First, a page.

5. Mexico – Cutlery from Avocado stones
Mexico is responsible for 50% of the world’s avocado supply. With that in mind, Biofase, a startup from Michoacán, figured out how to put discarded stones to good use. By using avocado stones bought from companies that produce guacamole, Biofase extracts a unique compound that they use to mold into 100% biodegradable cutlery and straws.
6. The Netherlands – 3D Printing Snacks from Food Scraps
Elzelinde Van Doleweerd and Vita Broeken created a process that recycles food that would have otherwise been thrown out. In partnership with 3D Food Company, the pair founded Upprinting Food, whose purpose is to promote sustainability within the restaurant industry. The production process is actually far from complicated. After mashing fruits, vegetables and bread they add herbs and spices to create ink for the 3D printer. After printing, the food is baked and dehydrated to create a deliciously crunchy snack.
7. Singapore – Alcohol from Tofu byproduct
Tofu whey – the liquid that is generated during tofu production is often discarded and adds to pollution and oxygen depletion in waterways because of the soluble sugars that it contains. Scientists have discovered that by adding sugar and yeast to the liquid, it turns it fruity and floral in taste, with up to an 8% alcohol content. On top of reducing waste, “Sachi” also comes with a number of health benefits, such as prevention of cardiovascular disease, osteoporosis and some types of cancer.
8. Spain – Clothes made from discarded pineapple plant leaves
Piñatex® leather was developed when Dr. Carmen Hijosa saw an opportunity in using pineapple harvest byproduct to build a sustainable and scalable product as an alternative to mass leather production and chemical tanning. Hijosa’s vision is to develop farming communities by allowing farmers to use greater quantities of their waste leaves.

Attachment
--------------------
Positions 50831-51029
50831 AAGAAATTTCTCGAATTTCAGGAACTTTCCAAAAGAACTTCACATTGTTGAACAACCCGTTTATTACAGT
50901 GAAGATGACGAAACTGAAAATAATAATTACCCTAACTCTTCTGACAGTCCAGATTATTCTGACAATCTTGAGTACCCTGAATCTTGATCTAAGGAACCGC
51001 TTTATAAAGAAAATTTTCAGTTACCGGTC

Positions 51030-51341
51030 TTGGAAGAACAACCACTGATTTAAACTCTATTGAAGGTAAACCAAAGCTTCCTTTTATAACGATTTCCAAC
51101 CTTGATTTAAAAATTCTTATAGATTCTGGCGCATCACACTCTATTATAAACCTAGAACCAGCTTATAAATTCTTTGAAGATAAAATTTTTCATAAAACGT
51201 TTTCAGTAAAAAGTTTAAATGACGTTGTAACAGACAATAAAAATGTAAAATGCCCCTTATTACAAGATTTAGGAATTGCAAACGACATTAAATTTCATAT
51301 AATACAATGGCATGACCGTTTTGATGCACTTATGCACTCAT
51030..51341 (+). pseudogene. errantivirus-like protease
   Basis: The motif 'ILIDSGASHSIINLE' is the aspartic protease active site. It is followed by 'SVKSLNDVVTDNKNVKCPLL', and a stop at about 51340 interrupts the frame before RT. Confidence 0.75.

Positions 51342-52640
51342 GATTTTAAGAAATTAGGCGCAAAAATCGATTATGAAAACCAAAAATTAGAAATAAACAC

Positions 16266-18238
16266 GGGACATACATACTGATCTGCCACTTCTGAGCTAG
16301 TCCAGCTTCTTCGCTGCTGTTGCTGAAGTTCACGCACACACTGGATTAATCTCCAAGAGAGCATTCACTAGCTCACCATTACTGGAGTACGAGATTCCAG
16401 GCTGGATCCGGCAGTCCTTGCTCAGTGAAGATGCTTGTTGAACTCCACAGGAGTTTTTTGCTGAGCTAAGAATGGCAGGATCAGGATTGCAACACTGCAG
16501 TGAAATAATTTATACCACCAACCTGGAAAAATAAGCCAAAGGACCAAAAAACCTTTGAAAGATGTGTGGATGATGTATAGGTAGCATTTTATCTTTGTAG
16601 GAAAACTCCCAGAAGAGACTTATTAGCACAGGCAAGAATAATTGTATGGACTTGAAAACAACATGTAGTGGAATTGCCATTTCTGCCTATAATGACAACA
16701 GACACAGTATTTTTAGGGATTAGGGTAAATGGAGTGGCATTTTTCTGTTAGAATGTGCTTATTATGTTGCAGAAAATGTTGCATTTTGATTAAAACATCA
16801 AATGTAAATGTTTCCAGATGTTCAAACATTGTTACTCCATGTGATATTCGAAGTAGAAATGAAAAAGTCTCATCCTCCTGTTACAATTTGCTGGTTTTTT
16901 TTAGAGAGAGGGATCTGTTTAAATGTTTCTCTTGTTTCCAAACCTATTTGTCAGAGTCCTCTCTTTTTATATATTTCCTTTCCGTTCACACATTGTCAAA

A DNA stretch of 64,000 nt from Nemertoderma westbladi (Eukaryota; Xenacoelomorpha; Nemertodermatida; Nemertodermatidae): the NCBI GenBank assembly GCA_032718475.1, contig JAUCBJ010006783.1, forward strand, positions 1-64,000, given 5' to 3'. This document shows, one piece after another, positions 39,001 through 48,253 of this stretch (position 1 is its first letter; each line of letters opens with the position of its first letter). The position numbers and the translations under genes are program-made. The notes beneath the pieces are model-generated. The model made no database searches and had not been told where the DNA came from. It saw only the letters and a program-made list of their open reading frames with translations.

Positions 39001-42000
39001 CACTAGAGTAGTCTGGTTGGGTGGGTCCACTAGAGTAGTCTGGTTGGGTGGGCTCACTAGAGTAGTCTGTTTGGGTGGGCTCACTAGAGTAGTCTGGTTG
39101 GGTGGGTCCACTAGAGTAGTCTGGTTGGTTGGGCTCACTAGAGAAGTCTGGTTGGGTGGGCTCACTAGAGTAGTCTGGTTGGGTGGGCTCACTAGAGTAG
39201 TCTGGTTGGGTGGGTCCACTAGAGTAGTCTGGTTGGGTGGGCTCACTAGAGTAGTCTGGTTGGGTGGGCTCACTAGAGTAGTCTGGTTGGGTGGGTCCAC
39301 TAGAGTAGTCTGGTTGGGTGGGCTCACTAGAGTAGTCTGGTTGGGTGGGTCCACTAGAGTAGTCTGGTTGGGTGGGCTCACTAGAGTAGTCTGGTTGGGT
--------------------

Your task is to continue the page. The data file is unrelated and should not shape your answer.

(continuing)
9. United Kingdom – Beer from recycled toast
Dubbed as planet-saving beer, Toast Ale is brewed from fresh bread surplus that bakeries would have otherwise thrown out – all to prove that the alternative to food waste is delicious and pint-sized. Company profits go directly to Feedback charity organization that addresses food waste issues across all stages of our food system.
10. United States – All-purpose cleaner from food waste
Motivated by all the Food waste rotting in landfills, Veles decided to turn all those sugars and acids into something more useful. Veles not only wanted to give this food waste a second life, but also wanted to create awareness about the benefits of using biomass as a cleaning agent. Packaged in a recyclable and refillable aluminum bottle, Veles all-purpose cleaner was created from 97% food waste by using a simple acid fermentation process, with natural fragrances representing the remaining 3%.
Food waste is definitely something we can all reduce, whether that’s at home or in restaurants, and is that something that has a direct impact on the environment. If you are as motivated as us to start making a better choices for the planet, do check out WRAP and their other initiatives to educate yourself on how you can start making a better impact today:
If you’d like to find out how you can use Tenzo to reduce food waste within your establishment, make sure to check out our forecasting module here.